LETTERS FROM PALESTINE
My Boss will run for President of Palestine
1 December 2004
Dr. Mustafa Barghouthi announced in Jerusalem on
Monday, 29 November, that he will run in the upcoming
historical elections for Palestinian President.
The setting was significant, because he entered East
Jerusalem, his birthplace, without an Israeli permit.
Israelis would say this was illegal, but Palestinians
would say that being forced to ask Israel's permission
to enter occupied Paletinian East Jerusalem is illegal
under international law.
This bit of civil disobedience put Israel over a
barrel. If they didn't arrest him, it would be a
tacit acknowledgment of his right to enter East
Jerusalem without their say-so, a small paving-stone
on the road to East Jerusalem's liberation.
If they did arrest him, he'd get to play the righteous
victim, invoke international law in a compelling
public manner, create a stir, enjoy some publicity
along with maybe a few broken bones (last time he gave
a press conference 'illegally' in Jerusalem, in 2002,
he was arrested and beaten, his kneecap broken), and
score major points with the Palestinian public.
I was holding my breath all through the
standing-room-only press conference at the Ambassador
Hotel, where at least a dozen cameras were pointed at
Dr. Barghouthi as he spoke humbly and eloquently in
Arabic and English, and even answered a question at
the end in perfect Russian. (He received his MD in
Moscow, where he spent seven years, and also has a
Master's degree from Stanford, class of '95.)
He stressed the need for new blood in the stultified
old guard of the Palestinian Authority, while making
it clear that he respected the sacrifices and years of
struggle on the part of Arafat's party. He's very
young, born the same year as my mother, whereas
Arafat's buddies are mostly septuagenarians who've
spent most of their lives in exile.
He spoke of the need for democracy, transparency, and
equal rights for all Palestinians, and above all an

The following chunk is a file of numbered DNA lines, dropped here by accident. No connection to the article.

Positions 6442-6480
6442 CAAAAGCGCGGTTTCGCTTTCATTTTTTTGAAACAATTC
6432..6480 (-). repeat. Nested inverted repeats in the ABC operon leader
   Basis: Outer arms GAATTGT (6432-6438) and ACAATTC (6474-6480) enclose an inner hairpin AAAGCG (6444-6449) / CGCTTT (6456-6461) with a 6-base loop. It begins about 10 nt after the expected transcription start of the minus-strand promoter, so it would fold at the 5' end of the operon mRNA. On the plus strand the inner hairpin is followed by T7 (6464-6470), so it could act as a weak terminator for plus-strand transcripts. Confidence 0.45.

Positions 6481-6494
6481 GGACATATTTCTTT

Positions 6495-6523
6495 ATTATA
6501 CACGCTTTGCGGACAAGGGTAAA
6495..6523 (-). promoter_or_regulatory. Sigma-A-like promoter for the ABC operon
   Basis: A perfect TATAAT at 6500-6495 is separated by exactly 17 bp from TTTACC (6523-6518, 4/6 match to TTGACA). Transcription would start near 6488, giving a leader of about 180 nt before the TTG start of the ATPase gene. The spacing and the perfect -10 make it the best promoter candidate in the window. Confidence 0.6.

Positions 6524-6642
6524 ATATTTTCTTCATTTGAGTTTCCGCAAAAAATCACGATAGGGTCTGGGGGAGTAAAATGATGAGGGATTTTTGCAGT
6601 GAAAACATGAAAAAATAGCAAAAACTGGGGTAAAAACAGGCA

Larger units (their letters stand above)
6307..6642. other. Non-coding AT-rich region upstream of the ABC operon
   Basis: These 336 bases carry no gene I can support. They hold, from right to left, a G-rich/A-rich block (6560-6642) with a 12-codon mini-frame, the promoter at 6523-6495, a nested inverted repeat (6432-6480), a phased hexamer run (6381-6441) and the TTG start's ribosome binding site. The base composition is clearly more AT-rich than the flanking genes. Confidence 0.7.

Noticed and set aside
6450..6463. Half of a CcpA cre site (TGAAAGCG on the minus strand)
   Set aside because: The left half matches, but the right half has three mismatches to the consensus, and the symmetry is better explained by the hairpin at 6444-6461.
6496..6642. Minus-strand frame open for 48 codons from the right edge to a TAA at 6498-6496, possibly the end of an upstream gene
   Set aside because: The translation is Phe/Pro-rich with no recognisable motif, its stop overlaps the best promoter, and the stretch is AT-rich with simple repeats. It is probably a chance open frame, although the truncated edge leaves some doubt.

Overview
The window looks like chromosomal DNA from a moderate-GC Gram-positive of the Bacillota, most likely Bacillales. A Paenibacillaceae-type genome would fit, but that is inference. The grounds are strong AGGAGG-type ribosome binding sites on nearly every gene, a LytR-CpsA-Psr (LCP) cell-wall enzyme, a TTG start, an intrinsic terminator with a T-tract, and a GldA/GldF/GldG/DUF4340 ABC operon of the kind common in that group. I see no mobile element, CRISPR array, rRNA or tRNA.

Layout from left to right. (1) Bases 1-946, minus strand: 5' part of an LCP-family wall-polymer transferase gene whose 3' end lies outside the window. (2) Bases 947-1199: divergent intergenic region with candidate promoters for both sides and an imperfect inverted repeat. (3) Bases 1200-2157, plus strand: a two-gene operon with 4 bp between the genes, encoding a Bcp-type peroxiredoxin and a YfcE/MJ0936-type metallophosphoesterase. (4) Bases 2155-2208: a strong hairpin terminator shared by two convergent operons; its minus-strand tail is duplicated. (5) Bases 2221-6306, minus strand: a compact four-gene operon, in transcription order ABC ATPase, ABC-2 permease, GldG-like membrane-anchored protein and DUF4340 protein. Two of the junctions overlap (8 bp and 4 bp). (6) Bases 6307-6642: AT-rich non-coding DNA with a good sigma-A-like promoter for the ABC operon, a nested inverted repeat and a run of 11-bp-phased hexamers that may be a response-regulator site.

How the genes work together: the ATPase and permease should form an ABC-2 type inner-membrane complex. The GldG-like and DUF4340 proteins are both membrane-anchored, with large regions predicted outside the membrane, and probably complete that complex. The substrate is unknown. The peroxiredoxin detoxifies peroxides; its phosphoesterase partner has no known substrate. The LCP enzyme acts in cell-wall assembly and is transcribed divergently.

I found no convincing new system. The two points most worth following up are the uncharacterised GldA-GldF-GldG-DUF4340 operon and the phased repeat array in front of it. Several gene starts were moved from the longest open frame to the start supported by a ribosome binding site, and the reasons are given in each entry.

end to corruption. He said scholarships are often
given only to students with 'desirable' political
affiliations in Palestine, and such practices must
stop. He affirmed his commitment to a two-state
solution with '67 borders, East Jerusalem as
Palestine's capital, and rights for refugees.
He also stated unequivocally that the militarization
of the Intifada was a mistake on the part of the
Palestinians. He called for only non-violent
resistance and civil disobedience from here on out
while at the same time engaging in
internationally-brokered negotiations with Israel,
which should begin as soon as possible.
He fielded difficult questions without missing a beat,
and had the crowd in the palm of his hand with his
humor, eloquence, knowledge, and a position that most
Palestinians can accept but that even America would
have difficulty arguing with.
He reminded us that 80% of Palestinians are under the
age of 33 and are striving for opportunity,
participation, and the hope of a better future.
Significantly, in the most recent poll (not yet
published), Mahmoud Abbas (aka Abu Mazen of Fatah,
Arafat's party, widely regarded as the favorite in the
upcoming elections, who is already being visited by
White House officials as if he's already been elected)
received 41% of support while Dr. Mustafa received
Pleasing the punch out of those democracy-pushers in
the White House, putting a serious dent in Israeli
propaganda by becoming "The Second Democracy in the
Middle East", and giving Palestinians a voice, rights,